At the RE-SEARCHING symposium in Malmö (21–23 April 2006), Ylva Gislen’s thoughts of Donna Haraway’s cyber theory and Heidi Giplin’s presentation on parametric architecture in the works of William Forsythe made me go deeply into these theories and finally form my study’s theoretical framework on their basis. At the time, I felt for the first time that I was able to clarify my research-artistic goals for myself and my audience through a general theory. During the symposium, I drew a sketch of my future “parameters of embodied theatre” in my notebook.

In 2006–2007, I wrote my first drafts of the theoretical main chapters in my research: “CYBORGS” and “PARAMETRIC ARCHITECTURE“. Ruotsalaisen kesän yö (2006–2007) was the first artistic work where I truly attempted to think of the different areas in theatrical work as cybernetic/parametric parts of the whole. The goal of the theatre performance, towards which the final research performance could move, also became clear at the same time: a theatre which is similar to the ideal in the architectural design of Kar Oosterhuis – the weather.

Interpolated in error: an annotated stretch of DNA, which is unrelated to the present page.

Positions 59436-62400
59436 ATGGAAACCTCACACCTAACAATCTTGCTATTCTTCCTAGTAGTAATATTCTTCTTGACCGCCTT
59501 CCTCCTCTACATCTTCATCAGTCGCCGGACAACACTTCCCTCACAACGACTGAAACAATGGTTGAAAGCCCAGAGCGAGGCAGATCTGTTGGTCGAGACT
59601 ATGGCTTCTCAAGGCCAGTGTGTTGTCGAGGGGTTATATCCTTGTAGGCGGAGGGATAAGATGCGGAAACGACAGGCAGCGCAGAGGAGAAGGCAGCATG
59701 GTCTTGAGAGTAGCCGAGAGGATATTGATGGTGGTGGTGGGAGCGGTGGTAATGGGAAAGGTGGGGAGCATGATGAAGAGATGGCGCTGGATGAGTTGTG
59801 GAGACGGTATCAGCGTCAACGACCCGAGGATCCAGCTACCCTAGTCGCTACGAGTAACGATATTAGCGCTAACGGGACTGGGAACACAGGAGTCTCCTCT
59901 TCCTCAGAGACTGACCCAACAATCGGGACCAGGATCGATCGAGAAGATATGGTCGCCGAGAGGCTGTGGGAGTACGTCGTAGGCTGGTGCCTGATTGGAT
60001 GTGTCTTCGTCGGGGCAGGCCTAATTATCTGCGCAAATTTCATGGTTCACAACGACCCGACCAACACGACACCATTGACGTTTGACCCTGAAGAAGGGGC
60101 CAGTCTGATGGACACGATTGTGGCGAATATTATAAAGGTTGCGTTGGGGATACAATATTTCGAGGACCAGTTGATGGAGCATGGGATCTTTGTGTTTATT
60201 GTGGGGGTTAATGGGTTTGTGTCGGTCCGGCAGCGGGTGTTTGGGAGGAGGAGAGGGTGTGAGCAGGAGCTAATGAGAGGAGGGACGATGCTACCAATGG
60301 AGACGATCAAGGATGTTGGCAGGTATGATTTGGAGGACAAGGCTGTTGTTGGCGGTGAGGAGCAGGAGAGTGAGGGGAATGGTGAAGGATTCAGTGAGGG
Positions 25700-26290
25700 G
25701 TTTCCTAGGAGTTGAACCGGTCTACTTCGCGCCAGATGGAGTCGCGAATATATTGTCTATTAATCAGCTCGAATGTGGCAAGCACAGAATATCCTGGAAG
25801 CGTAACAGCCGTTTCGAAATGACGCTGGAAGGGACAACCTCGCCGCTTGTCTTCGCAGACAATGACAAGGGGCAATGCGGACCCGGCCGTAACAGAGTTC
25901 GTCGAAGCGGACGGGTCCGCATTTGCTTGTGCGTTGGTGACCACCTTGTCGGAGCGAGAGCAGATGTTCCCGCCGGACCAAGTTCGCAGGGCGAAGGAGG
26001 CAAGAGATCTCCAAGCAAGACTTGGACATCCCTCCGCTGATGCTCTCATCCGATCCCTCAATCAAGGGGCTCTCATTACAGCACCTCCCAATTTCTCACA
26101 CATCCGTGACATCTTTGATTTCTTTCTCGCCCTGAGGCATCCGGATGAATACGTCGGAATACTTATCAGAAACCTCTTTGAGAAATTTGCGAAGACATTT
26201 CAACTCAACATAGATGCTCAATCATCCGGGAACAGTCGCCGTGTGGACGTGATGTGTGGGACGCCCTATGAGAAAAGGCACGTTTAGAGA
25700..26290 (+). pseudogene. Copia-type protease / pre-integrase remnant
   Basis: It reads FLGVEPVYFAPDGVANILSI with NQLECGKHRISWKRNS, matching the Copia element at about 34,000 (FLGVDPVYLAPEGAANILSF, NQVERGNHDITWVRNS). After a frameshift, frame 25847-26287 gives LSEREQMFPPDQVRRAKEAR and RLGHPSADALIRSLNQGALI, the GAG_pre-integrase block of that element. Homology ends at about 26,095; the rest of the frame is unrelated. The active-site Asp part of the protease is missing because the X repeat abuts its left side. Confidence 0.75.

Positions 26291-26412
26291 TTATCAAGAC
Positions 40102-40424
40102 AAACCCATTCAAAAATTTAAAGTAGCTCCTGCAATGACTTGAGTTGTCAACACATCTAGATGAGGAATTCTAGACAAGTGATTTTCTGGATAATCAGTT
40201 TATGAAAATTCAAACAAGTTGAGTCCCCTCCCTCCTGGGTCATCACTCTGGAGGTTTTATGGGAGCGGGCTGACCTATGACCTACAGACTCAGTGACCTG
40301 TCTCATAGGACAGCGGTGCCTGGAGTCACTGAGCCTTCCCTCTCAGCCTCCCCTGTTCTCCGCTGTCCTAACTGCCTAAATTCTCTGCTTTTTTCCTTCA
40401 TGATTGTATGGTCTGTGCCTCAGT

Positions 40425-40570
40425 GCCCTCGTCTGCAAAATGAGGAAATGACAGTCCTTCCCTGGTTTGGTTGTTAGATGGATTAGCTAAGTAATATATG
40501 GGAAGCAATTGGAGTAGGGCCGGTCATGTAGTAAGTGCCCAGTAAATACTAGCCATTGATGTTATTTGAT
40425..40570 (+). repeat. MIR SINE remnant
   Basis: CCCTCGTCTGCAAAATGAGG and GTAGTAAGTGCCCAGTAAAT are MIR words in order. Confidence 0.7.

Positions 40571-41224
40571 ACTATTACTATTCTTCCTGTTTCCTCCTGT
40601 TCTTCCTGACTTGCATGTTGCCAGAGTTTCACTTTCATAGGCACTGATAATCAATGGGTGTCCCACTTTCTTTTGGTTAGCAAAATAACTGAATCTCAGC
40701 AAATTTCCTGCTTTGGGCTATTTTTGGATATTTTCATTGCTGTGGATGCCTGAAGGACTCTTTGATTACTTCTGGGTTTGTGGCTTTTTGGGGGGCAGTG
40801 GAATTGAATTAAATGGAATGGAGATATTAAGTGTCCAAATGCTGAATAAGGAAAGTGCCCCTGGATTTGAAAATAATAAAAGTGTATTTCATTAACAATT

During the rehearsals for Ruotsalaisen kesän yö, I also wrote the first draft of my “STANISLAVSKI” essay.

What is political theatre? Where is the political core in my theatre production? I wrote the first drafts of the “Possibilities of political theatre in the era of advanced capitalism” essay related to these questions already in 2004, before starting my actual research. At the time, I found Marcuse’s discussions to be more like criticism towards the strive for agitation in left-wing art than a theoretical base for actual art production.